Limits...
A Unique Case of Primary Ewing's Sarcoma of the Cervical Spine in a 53-Year-Old Male: A Case Report and Review of the Literature.

Holland MT, Flouty OE, Close LN, Reddy CG, Howard MA - Case Rep Med (2015)

Bottom Line: In this report, we discuss a primary cervical spine EES in a 53-year-old man who presented with a two-month history of left upper extremity pain and acute onset of weakness.Imaging revealed a cervical spinal canal mass.A literature search revealed fewer than 25 reported cases of primary cervical spine EES published in the past 15 years and only one report demonstrating this pathology in a patient older than 30 years of age (age = 38).

View Article: PubMed Central - PubMed

Affiliation: Department of Neurosurgery, University of Iowa, 200 Hawkins Drive, Iowa City, IA 52246, USA.

ABSTRACT
Extraskeletal Ewing's sarcoma (EES) is a rare presentation, representing only 15% of all primary Ewing's sarcoma cases. Even more uncommon is EES presenting as a primary focus in the spinal canal. These rapidly growing tumors often present with focal neurological symptoms of myelopathy or radiculopathy. There are no classic characteristic imaging findings and thus the physician must keep a high index of clinical suspicion. Diagnosis can only be definitively made by histopathological studies. In this report, we discuss a primary cervical spine EES in a 53-year-old man who presented with a two-month history of left upper extremity pain and acute onset of weakness. Imaging revealed a cervical spinal canal mass. After undergoing cervical decompression, histopathological examination confirmed a diagnosis of Ewing's sarcoma. A literature search revealed fewer than 25 reported cases of primary cervical spine EES published in the past 15 years and only one report demonstrating this pathology in a patient older than 30 years of age (age = 38). Given the low incidence of this pathology presenting in this age group and the lack of treatment guidelines, each patient's plan should be considered on a case-by-case basis until further studies are performed to determine optimal evidence based treatment.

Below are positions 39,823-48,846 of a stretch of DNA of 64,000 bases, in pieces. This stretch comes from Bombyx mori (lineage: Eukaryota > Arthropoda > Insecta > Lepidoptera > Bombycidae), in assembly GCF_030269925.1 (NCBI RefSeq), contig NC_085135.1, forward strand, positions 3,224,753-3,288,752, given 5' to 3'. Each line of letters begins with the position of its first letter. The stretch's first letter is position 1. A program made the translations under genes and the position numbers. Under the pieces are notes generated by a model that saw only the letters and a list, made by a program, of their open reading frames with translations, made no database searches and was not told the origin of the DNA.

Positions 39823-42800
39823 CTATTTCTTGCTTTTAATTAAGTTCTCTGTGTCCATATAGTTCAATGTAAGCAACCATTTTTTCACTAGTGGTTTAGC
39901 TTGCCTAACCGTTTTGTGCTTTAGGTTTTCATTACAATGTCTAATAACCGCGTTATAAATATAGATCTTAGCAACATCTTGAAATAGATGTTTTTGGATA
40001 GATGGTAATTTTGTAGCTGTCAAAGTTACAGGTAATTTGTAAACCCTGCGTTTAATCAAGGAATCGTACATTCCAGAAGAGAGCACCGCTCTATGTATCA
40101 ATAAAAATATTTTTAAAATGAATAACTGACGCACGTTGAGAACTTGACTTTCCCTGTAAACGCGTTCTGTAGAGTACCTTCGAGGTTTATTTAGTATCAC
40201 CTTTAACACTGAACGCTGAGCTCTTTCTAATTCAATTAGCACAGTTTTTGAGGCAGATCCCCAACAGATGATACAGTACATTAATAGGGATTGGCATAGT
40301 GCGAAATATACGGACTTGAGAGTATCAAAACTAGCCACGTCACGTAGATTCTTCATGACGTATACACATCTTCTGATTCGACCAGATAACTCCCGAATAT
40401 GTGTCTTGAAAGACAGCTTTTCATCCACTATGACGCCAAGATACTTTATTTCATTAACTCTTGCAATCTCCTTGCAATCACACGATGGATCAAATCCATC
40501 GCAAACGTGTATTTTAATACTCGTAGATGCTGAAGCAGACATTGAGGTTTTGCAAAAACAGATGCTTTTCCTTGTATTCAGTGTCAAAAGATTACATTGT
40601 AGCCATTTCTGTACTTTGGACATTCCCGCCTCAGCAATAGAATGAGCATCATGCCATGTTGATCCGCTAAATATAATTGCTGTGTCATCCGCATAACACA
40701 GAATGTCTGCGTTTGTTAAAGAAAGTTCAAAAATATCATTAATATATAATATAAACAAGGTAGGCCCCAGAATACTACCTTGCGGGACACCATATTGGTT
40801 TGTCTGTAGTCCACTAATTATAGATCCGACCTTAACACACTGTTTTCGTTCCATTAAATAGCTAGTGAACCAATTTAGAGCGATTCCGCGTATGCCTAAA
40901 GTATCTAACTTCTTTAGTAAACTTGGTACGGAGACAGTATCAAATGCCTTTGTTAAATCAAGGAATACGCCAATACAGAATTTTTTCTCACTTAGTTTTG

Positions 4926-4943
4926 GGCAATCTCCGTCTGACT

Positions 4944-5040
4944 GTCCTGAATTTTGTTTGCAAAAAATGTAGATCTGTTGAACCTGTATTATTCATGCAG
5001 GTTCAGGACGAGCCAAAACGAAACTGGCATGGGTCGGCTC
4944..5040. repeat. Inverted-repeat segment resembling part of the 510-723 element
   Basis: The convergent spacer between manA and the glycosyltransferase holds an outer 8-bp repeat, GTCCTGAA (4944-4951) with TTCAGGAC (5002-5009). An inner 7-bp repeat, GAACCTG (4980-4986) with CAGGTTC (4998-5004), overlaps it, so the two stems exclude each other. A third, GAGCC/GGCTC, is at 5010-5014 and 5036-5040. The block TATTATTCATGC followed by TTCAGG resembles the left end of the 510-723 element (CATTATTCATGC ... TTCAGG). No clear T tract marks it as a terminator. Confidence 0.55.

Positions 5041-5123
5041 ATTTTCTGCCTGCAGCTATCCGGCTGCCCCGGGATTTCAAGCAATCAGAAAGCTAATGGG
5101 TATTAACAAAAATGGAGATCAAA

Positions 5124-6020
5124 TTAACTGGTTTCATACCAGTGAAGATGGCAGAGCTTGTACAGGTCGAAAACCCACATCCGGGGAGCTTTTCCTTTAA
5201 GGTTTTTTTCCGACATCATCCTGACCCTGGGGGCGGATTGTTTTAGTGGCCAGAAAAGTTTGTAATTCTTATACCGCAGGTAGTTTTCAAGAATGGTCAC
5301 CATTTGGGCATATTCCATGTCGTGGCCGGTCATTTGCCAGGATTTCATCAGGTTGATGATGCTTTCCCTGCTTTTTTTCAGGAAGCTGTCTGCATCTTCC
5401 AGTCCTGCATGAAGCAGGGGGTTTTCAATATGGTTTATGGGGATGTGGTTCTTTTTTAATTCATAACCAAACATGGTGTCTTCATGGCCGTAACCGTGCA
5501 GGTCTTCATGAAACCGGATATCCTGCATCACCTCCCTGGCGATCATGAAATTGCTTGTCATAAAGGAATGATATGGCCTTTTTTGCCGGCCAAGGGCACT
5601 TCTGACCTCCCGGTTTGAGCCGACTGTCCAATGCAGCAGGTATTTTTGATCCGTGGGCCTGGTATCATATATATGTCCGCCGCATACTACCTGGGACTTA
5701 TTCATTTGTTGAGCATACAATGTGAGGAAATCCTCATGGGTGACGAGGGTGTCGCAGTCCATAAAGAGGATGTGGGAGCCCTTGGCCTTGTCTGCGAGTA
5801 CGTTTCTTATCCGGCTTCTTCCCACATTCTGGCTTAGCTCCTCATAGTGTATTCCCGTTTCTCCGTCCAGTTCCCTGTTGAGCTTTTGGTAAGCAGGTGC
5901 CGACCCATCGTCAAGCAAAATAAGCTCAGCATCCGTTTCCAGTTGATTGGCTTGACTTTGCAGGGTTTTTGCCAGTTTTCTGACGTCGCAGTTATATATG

No MeSH data available.


Related in: MedlinePlus

Cervical MRI: (a) midsagittal T2 MRI (TR = 4000, TE = 98) and (b) midsagittal T1 postcontrast (TR = 659, TE = 8.7) imaging of the cervical spine showing a C2–C7 ill-defined extradural mass that is hypointense on T2 and enhances with contrast most predominant at C6-C7. ((c) and (d)) Two axial slices of a preoperative T1 postgadolinium contrast (TR = 591, TE = 7.3) MRI of the cervical spine passing through the C6-C7 level demonstrates an extradural, enhancing mass invading the spinal canal eccentric to the left.
© Copyright Policy - open-access
Related In: Results  -  Collection


getmorefigures.php?uid=PMC4352905&req=5

fig1: Cervical MRI: (a) midsagittal T2 MRI (TR = 4000, TE = 98) and (b) midsagittal T1 postcontrast (TR = 659, TE = 8.7) imaging of the cervical spine showing a C2–C7 ill-defined extradural mass that is hypointense on T2 and enhances with contrast most predominant at C6-C7. ((c) and (d)) Two axial slices of a preoperative T1 postgadolinium contrast (TR = 591, TE = 7.3) MRI of the cervical spine passing through the C6-C7 level demonstrates an extradural, enhancing mass invading the spinal canal eccentric to the left.

Mentions: On examination, the patient appeared emaciated and easily fatigable. Muscle strength testing revealed 2/5 in the left upper extremity with exception of the biceps at 3/5 and handgrip of 4-/5. His right upper extremity was 3/5 in the deltoid and 4-/5 in all other muscle groups. The bilateral lower extremities were 5/5 for strength. There were no myelopathic signs. A repeat MRI performed at our institution showed an ill-defined predominantly extradural enhancement along the left aspect of the cervical spinal canal, most apparent at C6-C7, but also extending between C2 and C7 (Figure 1). A CT chest/abdomen/pelvis showed no evidence of other primary diseases. After being admitted to the hospital, the patient acutely developed increased difficulty with his gait and experienced an episode of urinary incontinence.